After several months of negotiation behind closed doors, new regulations for the interbank market have now emerged. Last fall, talk of a new set of rules began to surface as regulators caught on to the scope and scale of regulatory arbitrage in the interbank market. The momentum for reform seemed to then fizzle out for the next six months or so, leaving many to speculate that the banks had managed to fight back against the new regulations. Without much forewarning, the rules emerged yesterday in a joint statement by the PBoC, CBRC, CSRC, CIRC, and SAFE, referred to as Document 127.
There are two core risks that have emerged from the rapid growth of the interbank market in recent years. First, banks have devised a series of roundabout ways to transform corporate and trust loans into interbank assets. This effectively transforms assets with high risk weightings into assets with low risk weightings, reducing the amount of capital banks must hold. Second, many medium and small-sized banks have become large net borrowers in the interbank market, growing more rapidly than their deposit bases would normally allow. This shift has led many of these banks to have significant exposure to wholesale funding markets, increasing the risk of sudden liquidity crunches.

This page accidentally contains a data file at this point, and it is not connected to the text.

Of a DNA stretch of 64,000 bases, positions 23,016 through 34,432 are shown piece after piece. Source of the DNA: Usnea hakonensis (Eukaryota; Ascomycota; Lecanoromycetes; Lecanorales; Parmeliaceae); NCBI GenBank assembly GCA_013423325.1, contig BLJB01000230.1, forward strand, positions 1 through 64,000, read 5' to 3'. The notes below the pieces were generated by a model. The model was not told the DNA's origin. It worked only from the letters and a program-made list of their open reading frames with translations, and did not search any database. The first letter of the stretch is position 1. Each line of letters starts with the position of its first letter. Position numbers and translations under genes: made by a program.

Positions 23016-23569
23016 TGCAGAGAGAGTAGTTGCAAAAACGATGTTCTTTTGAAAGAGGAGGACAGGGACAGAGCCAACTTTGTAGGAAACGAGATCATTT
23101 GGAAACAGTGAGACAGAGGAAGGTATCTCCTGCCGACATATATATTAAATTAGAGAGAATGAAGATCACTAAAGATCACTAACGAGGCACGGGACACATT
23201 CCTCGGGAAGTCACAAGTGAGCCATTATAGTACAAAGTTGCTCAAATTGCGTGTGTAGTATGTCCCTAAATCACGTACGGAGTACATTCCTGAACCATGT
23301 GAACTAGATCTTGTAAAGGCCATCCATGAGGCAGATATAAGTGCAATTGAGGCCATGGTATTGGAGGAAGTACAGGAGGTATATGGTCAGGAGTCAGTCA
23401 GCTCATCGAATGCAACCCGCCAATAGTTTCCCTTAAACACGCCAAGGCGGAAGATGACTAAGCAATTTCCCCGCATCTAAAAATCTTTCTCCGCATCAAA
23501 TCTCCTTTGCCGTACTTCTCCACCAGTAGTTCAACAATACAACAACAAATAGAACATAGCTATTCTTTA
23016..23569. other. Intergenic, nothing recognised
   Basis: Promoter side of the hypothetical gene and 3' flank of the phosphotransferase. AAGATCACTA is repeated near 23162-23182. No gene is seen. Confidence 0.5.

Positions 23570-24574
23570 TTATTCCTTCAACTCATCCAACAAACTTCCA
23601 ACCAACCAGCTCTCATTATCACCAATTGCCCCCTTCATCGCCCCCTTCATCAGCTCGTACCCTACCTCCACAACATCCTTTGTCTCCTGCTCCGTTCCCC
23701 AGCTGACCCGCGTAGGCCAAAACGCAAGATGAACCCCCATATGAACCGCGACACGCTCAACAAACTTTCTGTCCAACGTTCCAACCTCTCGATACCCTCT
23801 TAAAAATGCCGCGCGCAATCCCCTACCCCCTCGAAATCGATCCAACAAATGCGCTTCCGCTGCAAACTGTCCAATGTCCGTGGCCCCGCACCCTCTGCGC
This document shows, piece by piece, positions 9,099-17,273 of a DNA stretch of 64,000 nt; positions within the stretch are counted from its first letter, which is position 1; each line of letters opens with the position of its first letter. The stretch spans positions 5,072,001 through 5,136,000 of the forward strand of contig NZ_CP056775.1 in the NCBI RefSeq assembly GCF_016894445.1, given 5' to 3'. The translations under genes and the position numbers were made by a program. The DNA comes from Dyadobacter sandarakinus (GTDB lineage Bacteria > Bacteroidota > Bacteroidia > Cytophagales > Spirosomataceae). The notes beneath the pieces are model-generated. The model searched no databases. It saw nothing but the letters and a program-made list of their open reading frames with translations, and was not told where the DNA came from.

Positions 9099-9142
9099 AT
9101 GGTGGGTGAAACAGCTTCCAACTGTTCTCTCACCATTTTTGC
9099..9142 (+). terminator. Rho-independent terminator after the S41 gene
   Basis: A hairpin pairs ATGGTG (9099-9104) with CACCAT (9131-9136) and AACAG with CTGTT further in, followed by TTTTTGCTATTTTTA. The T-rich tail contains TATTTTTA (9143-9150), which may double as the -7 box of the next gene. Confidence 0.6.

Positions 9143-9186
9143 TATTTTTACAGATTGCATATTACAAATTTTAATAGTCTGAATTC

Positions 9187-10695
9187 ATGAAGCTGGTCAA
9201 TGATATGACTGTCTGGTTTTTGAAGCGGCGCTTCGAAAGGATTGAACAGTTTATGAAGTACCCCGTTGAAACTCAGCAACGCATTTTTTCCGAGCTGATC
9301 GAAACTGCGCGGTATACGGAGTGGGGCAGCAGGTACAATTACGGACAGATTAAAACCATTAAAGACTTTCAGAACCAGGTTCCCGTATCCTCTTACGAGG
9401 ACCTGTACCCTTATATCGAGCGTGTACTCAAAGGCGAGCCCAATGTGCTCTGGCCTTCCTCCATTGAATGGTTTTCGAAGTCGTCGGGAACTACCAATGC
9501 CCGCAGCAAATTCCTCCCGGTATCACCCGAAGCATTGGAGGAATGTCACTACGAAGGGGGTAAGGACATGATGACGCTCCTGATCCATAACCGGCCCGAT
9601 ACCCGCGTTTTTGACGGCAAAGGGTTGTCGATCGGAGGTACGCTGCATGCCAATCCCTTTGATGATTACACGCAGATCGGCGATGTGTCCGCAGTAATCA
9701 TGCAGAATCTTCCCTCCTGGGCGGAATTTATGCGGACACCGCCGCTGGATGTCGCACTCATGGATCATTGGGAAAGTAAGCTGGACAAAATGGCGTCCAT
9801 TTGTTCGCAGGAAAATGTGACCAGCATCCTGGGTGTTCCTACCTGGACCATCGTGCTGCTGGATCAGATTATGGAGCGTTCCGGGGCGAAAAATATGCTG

The new regulations try to address these problems with several new reforms and regulations. Banks are now all required to report interbank loans on their balance sheets. Banks will also be required to track the total borrowings of firms through both interbank and traditional lending channels. Additionally, third-party guarantees for financial assets available for resale are now prohibited. This puts a crimp on the sale of trust beneficiary rights through the interbank market.
New quantitative limitations are also being added to banks’ interbank activities. Interbank exposure to a single counter-party cannot exceed 50 percent of a bank’s Tier 1 capital. A bank’s total interbank liabilities cannot exceed one-third of its total liabilities. Maturities for interbank loans may not exceed 3 years and maturities for other interbank products may not exceed 1 year.
These restrictions are useful in terms of heading off some of the growing in the interbank market, even if they are a bit watered down compared to what was being discussed last fall. However, the incentives for regulatory arbitrage will remain as long the financial system remains distorted. Banks will inevitably find new ways to avoid prudential regulations on loan amounts and capital requirements. The new reforms are a step in the right direction, but more followup is needed to put China’s financial system back on safer footing.